Carolina law requirements that the police videotape all DUI arrests beginning
with the activation of the officer's blue lights. You don't know
if the police did or did not follow these procedures until you file a
formal demand for a copy of the video with the DUI Court. We make this
request in all of our DUI cases.
Did the police give Miranda and the implied consent rights at the appropriate time? South Carolina law provides a "foolproof" formula for police
to follow when making a DUI arrest. Many times though officer's who
don't understand the law, or who choose to disregard it, fail to comply
with the legal requirements when making a DUI arrest.
Was a breathalyzer test offered? There are legal requirements that must be followed for the administration
of a breathalyzer test. It must be done within a certain period of time
after a DUI arrest. The equipment must be in proper working order and
correctly calibrated. Detailed legal rights much be provided to the defendant
orally and in writing, and further this procedure must be videotaped.
Can the prosecution establish legal impairment? In South Carolina it is not against the law to drink alcohol and then
drive an automobile. Whether or not someone is legally DUI is not a decision
that can ever be made solely by law enforcement. If the police do not
have enough evidence to prove someone was legally impaired then we demand
our client's case should be dismissed or a not-guilty verdict returned.
Our multi-step process for DUI defense includes:
- A detailed interview of our client and any witnesses to the arrest;
- Filing a formal demand for copies of all legally relevant evidence with
- A thorough review of the arrest procedures to ensure the police acted lawfully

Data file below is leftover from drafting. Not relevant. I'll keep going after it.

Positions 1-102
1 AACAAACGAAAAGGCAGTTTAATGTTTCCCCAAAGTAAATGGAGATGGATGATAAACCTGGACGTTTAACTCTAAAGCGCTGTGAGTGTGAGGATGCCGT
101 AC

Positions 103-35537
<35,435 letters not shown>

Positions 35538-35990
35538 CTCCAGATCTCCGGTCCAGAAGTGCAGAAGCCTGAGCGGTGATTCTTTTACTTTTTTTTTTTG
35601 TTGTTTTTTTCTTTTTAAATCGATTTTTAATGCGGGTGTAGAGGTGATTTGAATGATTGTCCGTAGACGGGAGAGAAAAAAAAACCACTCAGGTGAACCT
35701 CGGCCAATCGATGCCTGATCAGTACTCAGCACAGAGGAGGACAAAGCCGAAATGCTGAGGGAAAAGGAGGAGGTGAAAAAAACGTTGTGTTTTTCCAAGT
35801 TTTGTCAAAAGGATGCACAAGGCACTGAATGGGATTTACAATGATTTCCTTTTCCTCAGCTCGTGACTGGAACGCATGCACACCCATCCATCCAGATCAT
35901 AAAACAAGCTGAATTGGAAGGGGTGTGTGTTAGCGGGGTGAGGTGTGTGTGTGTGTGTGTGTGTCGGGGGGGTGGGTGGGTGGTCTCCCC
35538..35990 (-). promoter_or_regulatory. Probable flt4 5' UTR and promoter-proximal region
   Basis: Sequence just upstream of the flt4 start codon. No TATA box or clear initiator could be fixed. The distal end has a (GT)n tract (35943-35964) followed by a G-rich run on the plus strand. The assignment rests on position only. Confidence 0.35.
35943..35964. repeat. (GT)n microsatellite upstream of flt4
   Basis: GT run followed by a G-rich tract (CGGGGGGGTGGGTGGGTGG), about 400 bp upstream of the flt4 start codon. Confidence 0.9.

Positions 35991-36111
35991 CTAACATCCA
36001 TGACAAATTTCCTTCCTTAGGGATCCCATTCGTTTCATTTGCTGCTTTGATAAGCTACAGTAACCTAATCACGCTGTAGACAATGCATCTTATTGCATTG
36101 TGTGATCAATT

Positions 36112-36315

and our client's rights were maintained;
- Filing motions with the Court to suppress evidence or even dismiss the
charges prior to trial;
- Representation in Department of Motor Vehicle implied consent hearings,
when our client's license is at risk due to a refusal to cooperate
with the breathalyzer or testing over a 0.15 BAC;
- Appearance with our client at all pre-trial conferences, trial and other
- Advocacy during the DUI trial process where all aspects of the State's
case are challenged and tested before the Court;
If you have been charged with any DUI offense the first step in obtaining
our help is to call for a confidential consultation with a Lexington DUI
Defense Attorney. When you come for your appointment be sure to bring
a copy of your ticket and all other paperwork you received from law enforcement
or Bond Court. During your consultation we will discuss the details of
your arrest along with any available factual or legal defenses. You will
also have a chance to ask any questions you might have about South Carolina
DUI law and Court procedures.
To schedule your initial appointment contact us directly at (888) 301-3532.
Appointments are scheduled in our office located at 123 Harmon Street
in downtown Lexington. Cases are accepted in Lexington County, Richland
County and throughout South Carolina.
There is no charge for your first in person meeting with a lawyer. For those unable to meet with us in person we also offer fee based telephone